UCLA clinical trial tests anti-inflammatory drug to improve outcomes in patients with COVID-19 and heart damage
A new UCLA clinical trial, COLHEART-19, is testing a currently available anti-inflammatory drug to treat heart damage associated with COVID-19.
The phase two clinical trial will assess if colchicine – a widely available anti-inflammatory drug that has long been used to treat gout – can reduce inflammation and thereby improve short-term outcomes in patients hospitalized with COVID-19 who also show evidence of heart damage.
Dr. Reza Ardehali, associate professor of cardiology at the David Geffen School of Medicine at UCLA and member of the Eli and Edythe Broad Center of Regenerative Medicine and Stem Cell Research, is leading the trial in collaboration with UCLA cardiologists Dr. Amir Rabbani, Dr. Rushi Parikh and Dr. Asim Rafique. The trial is receiving substantial support from the UCLA Clinical and Translational Science Institute and the David Geffen School of Medicine.
"To date, treatments available for COVID-19 remain limited as randomized controlled trials have failed to identify effective therapies," said Parikh, an assistant clinical professor of cardiology. "Colchicine, given its well-established safety profile, widespread availability, and relatively low cost, would represent a pivotal shift in the management of COVID-19 associated heart damage."
Up to 80% of patients infected with SARS-CoV-2, the virus that causes COVID-19, experience mild symptoms that resolve on their own. However, patients who develop more severe symptoms can experience difficulty breathing, lung injury, heart damage and kidney failure.
A study published in the Journal of the American Medical Association found that of up to one in five patients hospitalized with COVID-19 in Wuhan, China ended up with heart damage. Furthermore, heart damage was strongly linked with poor outcomes. The death rate for patients with heart damage was 51% while the death rate for those without heart damage was 4.5%.
Patients who had heart disease prior to infection were more likely to show heart damage after COVID-19 infection. However, some patients with no previous heart disease also showed COVID-19-associated heart damage.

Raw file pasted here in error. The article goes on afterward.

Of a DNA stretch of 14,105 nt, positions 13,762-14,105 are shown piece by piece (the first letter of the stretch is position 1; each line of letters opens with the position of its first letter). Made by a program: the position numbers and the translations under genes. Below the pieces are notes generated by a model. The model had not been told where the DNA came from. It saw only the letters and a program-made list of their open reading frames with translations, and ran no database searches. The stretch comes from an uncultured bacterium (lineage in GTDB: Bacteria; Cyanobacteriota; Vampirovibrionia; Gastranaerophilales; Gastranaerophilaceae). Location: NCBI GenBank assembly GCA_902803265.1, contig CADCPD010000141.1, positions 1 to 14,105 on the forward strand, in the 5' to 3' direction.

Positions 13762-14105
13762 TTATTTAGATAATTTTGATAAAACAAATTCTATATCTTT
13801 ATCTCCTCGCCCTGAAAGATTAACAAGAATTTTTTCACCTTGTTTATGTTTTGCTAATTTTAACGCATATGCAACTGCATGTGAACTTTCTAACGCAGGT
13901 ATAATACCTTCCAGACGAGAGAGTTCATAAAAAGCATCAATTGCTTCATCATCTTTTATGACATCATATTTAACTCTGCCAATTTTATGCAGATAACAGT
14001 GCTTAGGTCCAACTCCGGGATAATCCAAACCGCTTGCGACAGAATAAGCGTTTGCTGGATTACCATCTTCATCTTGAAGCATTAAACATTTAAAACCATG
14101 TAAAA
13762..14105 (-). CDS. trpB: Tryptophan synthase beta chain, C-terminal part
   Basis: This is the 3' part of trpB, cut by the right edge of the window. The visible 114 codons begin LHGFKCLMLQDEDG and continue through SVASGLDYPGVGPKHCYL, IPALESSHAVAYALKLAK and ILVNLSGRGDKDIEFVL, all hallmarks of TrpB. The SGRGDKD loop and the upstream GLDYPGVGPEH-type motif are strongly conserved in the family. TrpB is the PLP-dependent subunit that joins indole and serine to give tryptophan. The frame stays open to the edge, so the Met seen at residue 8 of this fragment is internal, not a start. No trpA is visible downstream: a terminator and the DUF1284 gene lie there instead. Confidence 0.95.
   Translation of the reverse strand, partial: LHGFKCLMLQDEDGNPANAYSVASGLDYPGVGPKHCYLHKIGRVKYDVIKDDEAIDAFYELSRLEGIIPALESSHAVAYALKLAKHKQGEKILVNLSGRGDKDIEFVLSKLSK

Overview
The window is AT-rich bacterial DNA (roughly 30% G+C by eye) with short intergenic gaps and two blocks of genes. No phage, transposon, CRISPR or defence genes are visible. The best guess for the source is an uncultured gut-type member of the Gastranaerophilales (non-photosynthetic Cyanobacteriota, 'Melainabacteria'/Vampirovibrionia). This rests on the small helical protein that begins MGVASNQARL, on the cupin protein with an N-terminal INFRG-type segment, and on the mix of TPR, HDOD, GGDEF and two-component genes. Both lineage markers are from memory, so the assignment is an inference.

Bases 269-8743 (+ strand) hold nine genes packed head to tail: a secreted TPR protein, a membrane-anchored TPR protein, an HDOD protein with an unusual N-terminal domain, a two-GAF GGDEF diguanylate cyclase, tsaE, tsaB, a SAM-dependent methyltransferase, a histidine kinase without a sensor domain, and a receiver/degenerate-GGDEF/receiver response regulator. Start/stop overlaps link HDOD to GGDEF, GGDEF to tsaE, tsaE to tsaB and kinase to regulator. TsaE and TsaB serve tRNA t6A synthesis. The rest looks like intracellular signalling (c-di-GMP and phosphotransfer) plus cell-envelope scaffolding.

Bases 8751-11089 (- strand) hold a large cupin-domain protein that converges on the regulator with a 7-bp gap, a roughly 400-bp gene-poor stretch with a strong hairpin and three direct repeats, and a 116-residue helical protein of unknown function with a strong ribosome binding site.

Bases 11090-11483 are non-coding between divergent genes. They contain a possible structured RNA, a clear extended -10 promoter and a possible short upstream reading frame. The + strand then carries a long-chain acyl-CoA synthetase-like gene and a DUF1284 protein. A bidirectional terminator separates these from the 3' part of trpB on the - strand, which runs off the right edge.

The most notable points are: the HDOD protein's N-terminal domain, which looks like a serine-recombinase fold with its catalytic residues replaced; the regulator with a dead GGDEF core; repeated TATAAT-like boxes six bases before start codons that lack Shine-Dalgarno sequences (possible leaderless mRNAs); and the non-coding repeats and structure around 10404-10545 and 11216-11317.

Severe cases of viral infection are known to cause myocarditis, which is a massive inflammatory response in the heart. This inflammation weakens the heart, creates scar tissue and limits the heart’s ability to pump blood. Myocarditis can lead to heart failure, abnormal heartbeat and sudden death.
COVID-19 infection is suspected to cause heart inflammation in a number of ways. Whether this process resembles the myocarditis seen with other viral infections is not yet clear. The most serious source of damage is a cytokine storm, which can occur when the body's normal immune response causes excess inflammation that destroys healthy tissue and injures organs such as the heart, liver and kidneys. In COVID-19 patients, cytokine storms have been linked with severe multi-organ failure including irreversible damage to the heart.
In multiple trials, colchicine has been shown to reduce inflammation in the heart and improve outcomes following open heart surgery and heart attack. Ardehali and his collaborators suspect that when given to patients early on in their hospitalization for COVID-19, colchicine could lower excessive inflammation and reduce damage to the heart.
"We've never faced anything like COVID-19, however we have had experience treating patients who have inflammation of the heart," said Ardehali, who is also a professor of molecular, cellular and integrative physiology and an associate chief of cardiology in regenerative medicine. "Colchicine has been very effective in treating patients who have inflammation of the heart so we're putting two and two together: if there is inflammation in the heart that causes damage after COVID-19 infection, perhaps this medication could help."
The trial has received approval from the Food and Drug Administration to begin enrolling patients at UCLA Ronald Reagan Medical Center and UCLA Santa Monica Hospital.
Patients are eligible to enroll in the clinical trial if they have confirmed COVID-19, are admitted to the hospital and have any evidence of heart damage. In order to determine if colchicine is beneficial, half of participating patients will be randomized to receive standard of care treatment plus colchicine twice daily for 30 days, and half of the patients will receive standard of care treatment without colchicine.
"Colchicine – if proven effective – has other advantages," said Rafique, who is an assistant clinical professor of cardiology. "It is available in pill form and can be safely taken at home unlike other COVID-19 anti-inflammatory treatments, which require IV administration and closer monitoring in the hospital."
Patients will have blood tests and an ultrasound of the heart at the beginning of the study and at one month after enrollment. Investigators will call patients at three months to gather outcomes. This will enable the researchers to determine if colchicine improves short-term clinical outcomes in hospitalized COVID-19 patients.
"Our trial is unique in that we focus on the cardiovascular effects of the disease process," said Rabbani, an assistant clinical professor of cardiology. "While public awareness of the often-serious cardiac complications of COVID-19 has risen, there are few randomized, controlled trials aimed at understanding how best to treat those complications in an effective way."
To learn more about this clinical trial, visit its page at clinicaltrials.gov. If you think you might be eligible to enroll, please contact the study coordinator, Danielle Campbell, at [email protected].